LOS ANGELES — Beyoncé has propelled herself into the highest Grammy echelon: The star singer claimed a leading nine nominations Tuesday.
Beyoncé's “Break My Soul” reeled in record and song of the year nominations, while “Renaissance” — which ventured into the world of dancehall music — netted an album of the year nod.
The Houston native is now tied with her husband Jay-Z as the most nominated music acts in the history of the awards show. With Jay-Z also earning five nods this year, each spouse now holds the record for the most-ever Grammy nominations at 88 apiece.
Kendrick Lamar came away with the second-most nominations, with eight. Adele and Brandi Carlile both received seven nods. Harry Styles, Mary J. Blige, Future, DJ Khaled, The-Dream and mastering engineer Randy Merrill each picked up six.
Lizzo, another H-Town native, will compete with Beyoncé in two categories: Album of the Year and Record of the Year.
Nearly half of this year’s leading nominees — announced by the likes of Olivia Rodrigo, John Legend, Machine Gun Kelly and Smokey Robinson —are women and more than half are people of color, according to the recording academy. The ceremony will be held Feb. 5 in Los Angeles.
“This makes me feel very proud, but it makes me conscious of the fact that we have to maintain the work we have done,” said Harvey Mason jr., the Recording Academy’s CEO. He said there have been strides in the peer-driven voting system and increased membership, but he still believes more progress can be made.
“This year, I’m pleased with the result and work the voters did,” he continued. “We have almost 13,000 voters now. It’s really important work. I’m pleased to think they spent the time listening to the music and evaluating. I think you see by the type of nominations that they are not only going for just popular music or music that has a lot of streams. It’s just music of high quality.”
The academy added a special song for social change and five new categories including songwriter of the year, which Harvey says will further help diversify the 65th edition of the annual awards.
The non-classical songwriter category will recognize one individual who was the “most prolific” non-performing and non-producing songwriter for a body of new work during an eligibility year. It will take a different approach than song of the year, which awards the songwriters who wrote the lyrics or melodies to one song.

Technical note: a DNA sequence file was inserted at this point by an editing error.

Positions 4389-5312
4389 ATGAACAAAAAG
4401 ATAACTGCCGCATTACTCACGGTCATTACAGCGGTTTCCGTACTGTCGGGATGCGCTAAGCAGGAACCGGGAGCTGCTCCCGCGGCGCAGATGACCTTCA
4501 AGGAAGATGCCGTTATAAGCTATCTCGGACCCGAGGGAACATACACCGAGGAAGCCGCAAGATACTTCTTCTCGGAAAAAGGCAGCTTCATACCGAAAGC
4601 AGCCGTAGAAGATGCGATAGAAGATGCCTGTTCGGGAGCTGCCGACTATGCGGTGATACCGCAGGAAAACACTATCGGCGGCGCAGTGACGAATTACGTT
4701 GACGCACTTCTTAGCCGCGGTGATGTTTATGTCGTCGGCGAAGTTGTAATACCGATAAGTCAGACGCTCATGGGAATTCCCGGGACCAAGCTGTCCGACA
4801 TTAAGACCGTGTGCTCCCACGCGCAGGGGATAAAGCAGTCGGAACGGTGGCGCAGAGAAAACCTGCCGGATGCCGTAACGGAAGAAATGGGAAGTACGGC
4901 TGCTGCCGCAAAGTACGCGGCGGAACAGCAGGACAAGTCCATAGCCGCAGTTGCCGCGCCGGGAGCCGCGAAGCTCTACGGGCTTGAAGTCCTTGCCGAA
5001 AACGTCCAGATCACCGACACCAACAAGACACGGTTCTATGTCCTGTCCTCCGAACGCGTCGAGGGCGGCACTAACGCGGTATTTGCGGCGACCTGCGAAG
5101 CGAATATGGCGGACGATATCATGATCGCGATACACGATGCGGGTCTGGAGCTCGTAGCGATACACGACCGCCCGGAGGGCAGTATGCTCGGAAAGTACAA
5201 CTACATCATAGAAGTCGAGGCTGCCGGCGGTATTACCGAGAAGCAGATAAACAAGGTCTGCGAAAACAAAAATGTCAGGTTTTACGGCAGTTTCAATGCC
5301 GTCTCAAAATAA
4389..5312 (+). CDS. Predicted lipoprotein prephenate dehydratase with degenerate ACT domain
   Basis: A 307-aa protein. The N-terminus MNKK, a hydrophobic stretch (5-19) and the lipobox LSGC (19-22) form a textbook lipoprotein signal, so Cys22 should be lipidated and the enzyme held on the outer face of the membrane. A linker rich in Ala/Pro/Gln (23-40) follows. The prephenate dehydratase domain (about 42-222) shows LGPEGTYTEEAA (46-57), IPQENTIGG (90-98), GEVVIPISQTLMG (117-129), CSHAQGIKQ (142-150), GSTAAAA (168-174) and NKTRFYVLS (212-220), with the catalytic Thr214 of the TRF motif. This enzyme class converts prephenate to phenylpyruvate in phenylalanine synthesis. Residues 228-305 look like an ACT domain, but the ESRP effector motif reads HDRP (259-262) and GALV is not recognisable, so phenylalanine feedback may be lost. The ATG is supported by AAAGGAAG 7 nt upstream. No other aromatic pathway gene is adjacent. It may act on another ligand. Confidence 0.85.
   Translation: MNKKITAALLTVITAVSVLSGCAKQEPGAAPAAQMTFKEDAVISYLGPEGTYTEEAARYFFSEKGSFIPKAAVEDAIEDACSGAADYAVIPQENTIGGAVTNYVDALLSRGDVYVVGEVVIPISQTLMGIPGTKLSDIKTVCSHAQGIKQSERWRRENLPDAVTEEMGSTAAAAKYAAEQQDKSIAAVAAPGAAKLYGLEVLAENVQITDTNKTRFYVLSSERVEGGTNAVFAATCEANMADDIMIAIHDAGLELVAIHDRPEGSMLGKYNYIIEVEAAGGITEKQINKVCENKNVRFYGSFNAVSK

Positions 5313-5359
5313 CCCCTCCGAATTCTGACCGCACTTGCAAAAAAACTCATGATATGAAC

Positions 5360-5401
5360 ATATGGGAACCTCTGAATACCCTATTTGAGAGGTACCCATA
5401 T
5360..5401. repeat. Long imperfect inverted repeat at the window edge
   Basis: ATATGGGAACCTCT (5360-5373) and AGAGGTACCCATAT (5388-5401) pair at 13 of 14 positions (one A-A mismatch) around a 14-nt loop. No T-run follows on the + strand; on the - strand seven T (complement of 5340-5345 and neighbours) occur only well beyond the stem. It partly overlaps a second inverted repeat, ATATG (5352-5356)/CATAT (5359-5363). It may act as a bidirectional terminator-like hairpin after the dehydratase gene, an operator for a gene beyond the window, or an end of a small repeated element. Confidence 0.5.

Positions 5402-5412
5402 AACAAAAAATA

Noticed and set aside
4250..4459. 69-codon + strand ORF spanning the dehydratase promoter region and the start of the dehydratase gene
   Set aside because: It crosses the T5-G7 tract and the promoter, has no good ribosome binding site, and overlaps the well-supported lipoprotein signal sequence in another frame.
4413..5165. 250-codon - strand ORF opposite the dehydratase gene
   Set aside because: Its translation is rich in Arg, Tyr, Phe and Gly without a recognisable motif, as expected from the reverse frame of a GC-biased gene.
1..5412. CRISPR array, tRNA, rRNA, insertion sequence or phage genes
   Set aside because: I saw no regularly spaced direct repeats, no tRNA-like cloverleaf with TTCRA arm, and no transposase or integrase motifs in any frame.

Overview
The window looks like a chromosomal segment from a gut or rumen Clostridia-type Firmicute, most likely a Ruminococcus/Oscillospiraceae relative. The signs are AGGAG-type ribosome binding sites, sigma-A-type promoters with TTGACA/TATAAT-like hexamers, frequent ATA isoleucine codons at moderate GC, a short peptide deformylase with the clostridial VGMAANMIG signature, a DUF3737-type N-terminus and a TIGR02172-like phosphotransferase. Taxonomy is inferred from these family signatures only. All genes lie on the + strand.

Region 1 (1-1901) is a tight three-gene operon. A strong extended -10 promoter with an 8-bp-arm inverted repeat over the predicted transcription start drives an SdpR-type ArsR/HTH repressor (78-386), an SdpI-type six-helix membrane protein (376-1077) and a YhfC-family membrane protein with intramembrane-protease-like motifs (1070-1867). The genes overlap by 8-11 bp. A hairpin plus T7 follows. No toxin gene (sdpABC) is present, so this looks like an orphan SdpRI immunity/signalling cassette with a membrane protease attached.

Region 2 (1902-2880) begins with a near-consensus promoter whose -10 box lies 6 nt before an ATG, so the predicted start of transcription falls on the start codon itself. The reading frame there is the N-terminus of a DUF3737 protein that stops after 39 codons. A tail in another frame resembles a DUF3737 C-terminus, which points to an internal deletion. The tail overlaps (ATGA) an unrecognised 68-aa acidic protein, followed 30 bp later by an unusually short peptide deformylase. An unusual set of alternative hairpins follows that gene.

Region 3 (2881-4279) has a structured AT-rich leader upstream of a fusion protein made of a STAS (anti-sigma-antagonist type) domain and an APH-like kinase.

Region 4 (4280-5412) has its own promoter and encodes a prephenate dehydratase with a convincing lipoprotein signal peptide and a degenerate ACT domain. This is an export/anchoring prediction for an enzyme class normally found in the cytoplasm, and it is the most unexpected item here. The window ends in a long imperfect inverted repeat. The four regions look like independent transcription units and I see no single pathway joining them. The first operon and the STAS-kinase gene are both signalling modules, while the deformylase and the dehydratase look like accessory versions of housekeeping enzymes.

Harvey said implementing the songwriters category is a “significant” step forward for the music industry. Last year, a rule update allowed that any songwriter, producer, engineer or featured artist on a work nominated for album of the year could ultimately earn a nomination.
“The academy and voters are placing a high importance on the craft of songwriting,” Harvey said of the new category, in which nominees include The-Dream, Amy Allen, Nija Charles, Tobias Jesso Jr. and Laura Veltz. “Personally, as a songwriter, I’m happy to see it being a significant part of our process. We realize that songwriting is at the heart of our industry. It’s one of the building blocks for every artist’s career.”
Beyoncé, the most decorated woman in Grammy history with 28 wins, could break the late Hungarian-British conductor Georg Solti’s record for most awards won if she wins four awards. Solti, who has 31 Grammys, has held on to the record since 1997.
For the first time in Beyoncé's lauded career, she was nominated in the dance category. Her seventh studio project “Renaissance” is up for best dance-electronic music album and “Break My Soul” is nominated for best dance-electronic recording. Other nominations include best R&B song for “Cuff It,” R&B performance for “Virgo’s Groove,” traditional R&B performance for “Plastic Off the Sofa” and song written for visual media for “Be Alive,” the Oscar-nominated song from the “King Richard” soundtrack.
Merrill grabbed two nominations in the record of the year category for the second straight year for his work on Adele’s “Easy on Me” and Styles’ “As It Was.” It’s also his first time being nominated three times in the same year for album of the year.
Other album of the year nominees include: Adele’s “30,” ABBA’s “Voyage,” Bad Bunny’s “Un Verano Sin Ti,” Mary J. Blige’s “Good Morning Gorgeous” (Deluxe), Carlile’s “In These Silent Days,” Coldplay’s “Music of the Spheres,” Lamar’s “Mr. Morale & the Big Steppers,” Lizzo’s “Special” and Styles’ “Harry’s House.”
Tracks competing with “Break My Soul” for record of the year include Styles’ “As It Was,” Doja Cat’s “Woman,” Adele’s “Easy On Me,” ABBA’s “Don’t Shut Me Down,” Blige’s “Good Morning Gorgeous,” Steve Lacy’s “Bad Habit,” Lamar’s “The Heart Part 5,” Lizzo’s “About Damn Time” and Carlile’s “You and Me On the Rock” featuring Lucius.
Three of Jay-Z’s nominations came through DJ Khaled’s “God Did,” a song featuring Rick Ross, Lil Wayne, John Legend and Fridayy. The track is up for best rap performance and rap song along with song of the year, which also has Jay-Z nominated for his writing efforts on Beyoncé’s “Break My Soul.” The rapper also received a nod for album of the year for his work on his wife’s “Renaissance” album.
Young Thug and Gunna both received nominations despite being currently locked up in a racketeering criminal case. The rappers are up for best rap song and rap performance through Gunna's “pushin P,” featuring Thug and Future.
Christina Aguilera's comeback to Latin music with her self-titled album earned her two nominations for best Latin pop album and immersive audio album. Among the 10 nominees for best new artist are Muni Long, Latto and Eurovision winner Maneskin.